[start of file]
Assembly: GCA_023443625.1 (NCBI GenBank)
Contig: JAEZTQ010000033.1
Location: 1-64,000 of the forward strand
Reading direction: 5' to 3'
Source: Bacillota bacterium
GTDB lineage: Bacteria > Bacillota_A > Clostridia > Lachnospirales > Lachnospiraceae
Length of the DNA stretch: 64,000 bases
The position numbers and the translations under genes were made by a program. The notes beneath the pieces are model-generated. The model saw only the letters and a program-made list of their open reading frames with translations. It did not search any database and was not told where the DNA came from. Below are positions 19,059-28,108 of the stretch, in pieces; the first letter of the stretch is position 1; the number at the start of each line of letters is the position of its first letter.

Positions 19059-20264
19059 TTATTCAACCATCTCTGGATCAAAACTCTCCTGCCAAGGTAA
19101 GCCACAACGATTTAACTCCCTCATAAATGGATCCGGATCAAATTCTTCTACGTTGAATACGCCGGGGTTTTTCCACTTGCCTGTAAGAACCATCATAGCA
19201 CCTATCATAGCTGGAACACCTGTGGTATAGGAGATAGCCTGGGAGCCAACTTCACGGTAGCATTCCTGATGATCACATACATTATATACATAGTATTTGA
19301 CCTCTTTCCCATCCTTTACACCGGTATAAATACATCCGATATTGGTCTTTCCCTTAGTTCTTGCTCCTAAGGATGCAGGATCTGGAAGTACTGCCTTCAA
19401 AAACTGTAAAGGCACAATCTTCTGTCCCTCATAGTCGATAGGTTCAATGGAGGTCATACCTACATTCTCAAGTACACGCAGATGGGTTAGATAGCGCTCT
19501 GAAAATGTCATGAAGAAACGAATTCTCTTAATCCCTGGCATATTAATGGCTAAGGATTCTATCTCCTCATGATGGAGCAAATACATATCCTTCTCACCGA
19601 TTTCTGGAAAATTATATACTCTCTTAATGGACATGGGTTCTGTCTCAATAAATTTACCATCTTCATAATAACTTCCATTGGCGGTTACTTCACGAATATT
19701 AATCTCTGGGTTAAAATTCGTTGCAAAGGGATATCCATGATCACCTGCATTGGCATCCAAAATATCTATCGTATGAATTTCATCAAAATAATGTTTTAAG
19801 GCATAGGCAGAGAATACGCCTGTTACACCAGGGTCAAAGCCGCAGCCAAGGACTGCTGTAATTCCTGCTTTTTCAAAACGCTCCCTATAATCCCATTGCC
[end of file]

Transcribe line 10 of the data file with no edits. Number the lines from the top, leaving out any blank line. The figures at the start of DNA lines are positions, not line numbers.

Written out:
19059 TTATTCAACCATCTCTGGATCAAAACTCTCCTGCCAAGGTAA